Companies sending U.S. jobs overseas has quickly become a major campaign issue, with both political parties trading barbs on who has been responsible for more job loss and analysts trying to give more context about what the issue actually means for U.S. employment and the economy.
Two stories in the Washington Post on outsourcing have cause a flurry of claims and counterclaims on the campaign trail. In June, the it published a story that raised questions about whether private equity investment firm Bain Capital facilitated sending jobs overseas while GOP presidential candidate Mitt Romney was a partner there. This week, another Post story reports that critics on the left argue that President Obama has not made good on his 2008 campaign promises to stem the flow of U.S. jobs to other countries.
Edward Alden on CFR’s Renewing America blog says while it is “absolutely right that outsourcing by multinational corporations poses a huge challenge to the United States,” the Post’s stories on Romney and Obama are misleading and do not raise the quality of conversation about the problem.
“The debate over outsourcing deserves better than this, though judging by the thousands of comments on the two Post stories, it is clearly a topic of great interest. It should be,” Alden writes. “The United States desperately needs to figure out how to do more to expand investment and jobs in a world where other countries are competing aggressively to do the same.”
Washington Post columnist Robert J. Samuelson notes that there is “a distinction between outsourcing (subcontracting work to another company) and offshoring (moving jobs outside the United States)” and lost in campaign debate is “perspective on how much offshoring reduced U.S. job growth,” which he says isn’t much.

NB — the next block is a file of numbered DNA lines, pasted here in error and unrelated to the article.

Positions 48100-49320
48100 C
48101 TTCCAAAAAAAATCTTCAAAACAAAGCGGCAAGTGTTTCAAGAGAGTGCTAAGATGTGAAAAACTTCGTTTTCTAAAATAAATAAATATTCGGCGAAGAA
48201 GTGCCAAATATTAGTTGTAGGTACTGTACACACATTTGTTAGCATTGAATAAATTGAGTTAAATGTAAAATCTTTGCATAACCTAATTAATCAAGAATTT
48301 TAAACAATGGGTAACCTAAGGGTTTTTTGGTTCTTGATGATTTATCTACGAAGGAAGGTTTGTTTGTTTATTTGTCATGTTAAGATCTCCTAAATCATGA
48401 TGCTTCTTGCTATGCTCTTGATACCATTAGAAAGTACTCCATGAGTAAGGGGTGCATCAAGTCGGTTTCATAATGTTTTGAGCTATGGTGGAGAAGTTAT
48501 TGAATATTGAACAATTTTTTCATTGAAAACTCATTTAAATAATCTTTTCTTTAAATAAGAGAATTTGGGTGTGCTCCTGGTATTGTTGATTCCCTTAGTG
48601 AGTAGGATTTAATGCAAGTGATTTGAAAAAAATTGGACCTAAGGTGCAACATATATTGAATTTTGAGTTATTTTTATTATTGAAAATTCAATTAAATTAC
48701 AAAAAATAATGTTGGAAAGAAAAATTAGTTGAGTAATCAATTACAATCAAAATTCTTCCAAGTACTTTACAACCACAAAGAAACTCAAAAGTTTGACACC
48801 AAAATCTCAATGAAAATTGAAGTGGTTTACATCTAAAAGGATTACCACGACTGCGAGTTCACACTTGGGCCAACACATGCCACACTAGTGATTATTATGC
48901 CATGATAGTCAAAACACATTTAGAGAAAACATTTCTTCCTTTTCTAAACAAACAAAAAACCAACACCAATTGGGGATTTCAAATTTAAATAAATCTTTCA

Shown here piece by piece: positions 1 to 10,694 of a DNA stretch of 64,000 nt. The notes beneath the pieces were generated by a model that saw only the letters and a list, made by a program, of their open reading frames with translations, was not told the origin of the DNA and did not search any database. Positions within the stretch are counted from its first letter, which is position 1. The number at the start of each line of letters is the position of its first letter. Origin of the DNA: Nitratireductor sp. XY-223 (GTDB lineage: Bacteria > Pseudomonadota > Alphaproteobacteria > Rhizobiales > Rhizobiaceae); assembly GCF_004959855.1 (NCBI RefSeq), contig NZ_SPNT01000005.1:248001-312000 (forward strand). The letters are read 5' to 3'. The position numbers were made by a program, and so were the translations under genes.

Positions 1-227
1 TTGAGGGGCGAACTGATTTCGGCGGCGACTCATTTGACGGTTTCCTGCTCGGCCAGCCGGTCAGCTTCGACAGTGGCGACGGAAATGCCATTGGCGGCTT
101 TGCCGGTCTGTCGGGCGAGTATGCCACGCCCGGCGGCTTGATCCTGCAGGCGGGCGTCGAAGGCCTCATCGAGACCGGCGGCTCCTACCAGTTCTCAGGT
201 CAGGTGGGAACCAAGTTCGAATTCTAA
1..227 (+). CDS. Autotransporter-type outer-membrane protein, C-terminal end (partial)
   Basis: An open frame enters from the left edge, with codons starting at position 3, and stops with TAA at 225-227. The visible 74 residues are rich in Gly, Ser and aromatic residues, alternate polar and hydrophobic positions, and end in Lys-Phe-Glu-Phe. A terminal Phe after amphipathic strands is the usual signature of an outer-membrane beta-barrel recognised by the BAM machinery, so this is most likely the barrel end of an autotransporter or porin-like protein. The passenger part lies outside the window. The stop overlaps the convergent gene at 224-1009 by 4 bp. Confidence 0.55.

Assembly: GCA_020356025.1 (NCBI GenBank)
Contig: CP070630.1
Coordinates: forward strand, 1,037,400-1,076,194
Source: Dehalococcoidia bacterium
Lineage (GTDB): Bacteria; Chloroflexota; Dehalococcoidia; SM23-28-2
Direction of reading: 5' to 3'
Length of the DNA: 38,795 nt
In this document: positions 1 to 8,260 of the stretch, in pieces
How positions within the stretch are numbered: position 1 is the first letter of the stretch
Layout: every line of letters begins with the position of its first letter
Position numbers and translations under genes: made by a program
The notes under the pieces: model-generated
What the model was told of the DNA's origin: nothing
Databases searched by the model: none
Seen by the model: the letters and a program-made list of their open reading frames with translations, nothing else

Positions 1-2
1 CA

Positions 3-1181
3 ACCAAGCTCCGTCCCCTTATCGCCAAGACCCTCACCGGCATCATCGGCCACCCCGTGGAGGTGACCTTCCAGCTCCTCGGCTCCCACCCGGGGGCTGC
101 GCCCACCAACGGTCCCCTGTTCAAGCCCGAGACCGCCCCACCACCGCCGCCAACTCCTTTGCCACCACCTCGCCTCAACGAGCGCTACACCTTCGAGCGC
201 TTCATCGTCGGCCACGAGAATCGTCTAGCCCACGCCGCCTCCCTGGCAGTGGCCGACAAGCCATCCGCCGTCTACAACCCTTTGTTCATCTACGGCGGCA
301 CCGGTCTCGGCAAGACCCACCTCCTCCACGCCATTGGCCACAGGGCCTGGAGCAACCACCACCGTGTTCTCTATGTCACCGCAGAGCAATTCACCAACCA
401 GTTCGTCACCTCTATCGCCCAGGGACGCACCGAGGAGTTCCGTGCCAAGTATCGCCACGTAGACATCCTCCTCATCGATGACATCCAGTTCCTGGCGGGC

Samuelson says bashing offshoring may be good politics but “the success or failure of the next president in reducing unemployment will depend mostly on how much — or how little — his policies influence Americans to spend, hire, and shed their present pessimism.”
For more on the candidates’ stances, check this issue tracker on The Candidates and the Economy.
Suggested Other Reading:
At Foreign Policy, Vivek Wadhwa says the real U.S. outsourcing crisis isn’t the hotly debated loss of jobs to cheap overseas labor, it is “the thousands of potential entrepreneurs and job creators who are prevented from setting up shop in America because of immigration laws.”
This CFR Backgrounder looks at the impact of multinational companies and outsourcing on the U.S. economy, jobs, and taxes.